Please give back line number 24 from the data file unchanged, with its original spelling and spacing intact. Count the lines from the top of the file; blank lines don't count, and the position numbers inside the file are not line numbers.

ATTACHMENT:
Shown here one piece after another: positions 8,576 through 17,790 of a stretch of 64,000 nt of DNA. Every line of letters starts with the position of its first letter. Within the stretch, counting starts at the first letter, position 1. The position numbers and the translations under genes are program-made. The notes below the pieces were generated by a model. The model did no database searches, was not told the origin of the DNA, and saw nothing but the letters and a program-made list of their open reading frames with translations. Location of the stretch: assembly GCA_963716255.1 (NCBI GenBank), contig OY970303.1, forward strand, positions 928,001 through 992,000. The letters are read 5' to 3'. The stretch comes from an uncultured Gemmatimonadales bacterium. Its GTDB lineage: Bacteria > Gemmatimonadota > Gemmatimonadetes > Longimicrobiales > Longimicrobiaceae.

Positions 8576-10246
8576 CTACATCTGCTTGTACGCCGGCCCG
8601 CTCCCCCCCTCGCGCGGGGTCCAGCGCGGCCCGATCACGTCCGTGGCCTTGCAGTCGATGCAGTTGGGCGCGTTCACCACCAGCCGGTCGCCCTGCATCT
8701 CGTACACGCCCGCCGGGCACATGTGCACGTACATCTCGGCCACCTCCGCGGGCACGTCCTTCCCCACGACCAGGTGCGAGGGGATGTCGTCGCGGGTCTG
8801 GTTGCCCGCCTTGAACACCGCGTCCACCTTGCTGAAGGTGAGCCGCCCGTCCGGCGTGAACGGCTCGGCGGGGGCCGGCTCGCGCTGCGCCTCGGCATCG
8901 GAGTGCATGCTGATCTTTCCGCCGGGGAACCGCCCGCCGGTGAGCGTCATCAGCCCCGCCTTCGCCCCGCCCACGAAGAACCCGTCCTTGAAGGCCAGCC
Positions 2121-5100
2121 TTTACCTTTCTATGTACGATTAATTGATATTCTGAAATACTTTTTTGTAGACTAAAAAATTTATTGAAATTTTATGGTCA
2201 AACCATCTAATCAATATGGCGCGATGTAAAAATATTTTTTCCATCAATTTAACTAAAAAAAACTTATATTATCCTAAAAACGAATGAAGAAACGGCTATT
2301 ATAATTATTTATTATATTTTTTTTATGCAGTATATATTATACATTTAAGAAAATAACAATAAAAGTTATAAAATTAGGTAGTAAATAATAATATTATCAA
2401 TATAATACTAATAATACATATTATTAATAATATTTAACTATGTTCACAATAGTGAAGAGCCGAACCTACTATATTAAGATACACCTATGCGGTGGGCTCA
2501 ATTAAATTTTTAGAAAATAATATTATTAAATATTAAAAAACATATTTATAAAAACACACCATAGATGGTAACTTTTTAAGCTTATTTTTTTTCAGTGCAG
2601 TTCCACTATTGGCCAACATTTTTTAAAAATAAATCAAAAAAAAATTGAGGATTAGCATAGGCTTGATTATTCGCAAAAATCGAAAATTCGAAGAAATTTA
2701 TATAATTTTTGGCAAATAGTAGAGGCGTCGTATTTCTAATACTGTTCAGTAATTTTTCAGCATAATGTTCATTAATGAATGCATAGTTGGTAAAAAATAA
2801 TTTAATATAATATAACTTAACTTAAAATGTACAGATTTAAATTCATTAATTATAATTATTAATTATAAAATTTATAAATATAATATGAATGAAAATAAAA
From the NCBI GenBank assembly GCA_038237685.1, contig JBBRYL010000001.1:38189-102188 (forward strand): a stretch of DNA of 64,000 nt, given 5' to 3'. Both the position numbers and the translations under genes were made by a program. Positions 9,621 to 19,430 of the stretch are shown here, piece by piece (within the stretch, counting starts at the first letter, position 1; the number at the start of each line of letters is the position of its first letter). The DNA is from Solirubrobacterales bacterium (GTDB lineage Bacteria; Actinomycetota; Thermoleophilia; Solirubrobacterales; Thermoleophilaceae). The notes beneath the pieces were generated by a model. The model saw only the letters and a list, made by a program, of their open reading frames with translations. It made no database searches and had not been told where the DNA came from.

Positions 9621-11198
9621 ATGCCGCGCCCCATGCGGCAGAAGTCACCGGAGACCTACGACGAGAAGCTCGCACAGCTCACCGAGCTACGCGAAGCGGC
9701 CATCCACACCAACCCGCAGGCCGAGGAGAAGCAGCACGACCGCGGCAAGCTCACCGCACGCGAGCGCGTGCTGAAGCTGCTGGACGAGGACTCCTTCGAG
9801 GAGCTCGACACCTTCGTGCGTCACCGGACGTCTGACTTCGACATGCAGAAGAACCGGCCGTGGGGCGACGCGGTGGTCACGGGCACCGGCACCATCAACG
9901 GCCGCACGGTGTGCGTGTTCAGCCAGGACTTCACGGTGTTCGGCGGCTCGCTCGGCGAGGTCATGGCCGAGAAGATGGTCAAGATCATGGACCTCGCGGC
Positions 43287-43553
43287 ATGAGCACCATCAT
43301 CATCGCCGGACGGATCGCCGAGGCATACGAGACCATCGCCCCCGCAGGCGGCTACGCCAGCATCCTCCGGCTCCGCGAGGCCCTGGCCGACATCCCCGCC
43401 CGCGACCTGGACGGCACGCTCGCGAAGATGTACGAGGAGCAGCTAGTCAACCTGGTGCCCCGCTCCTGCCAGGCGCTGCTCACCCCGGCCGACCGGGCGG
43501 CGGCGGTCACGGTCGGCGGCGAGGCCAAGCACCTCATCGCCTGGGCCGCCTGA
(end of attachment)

43287 ATGAGCACCATCAT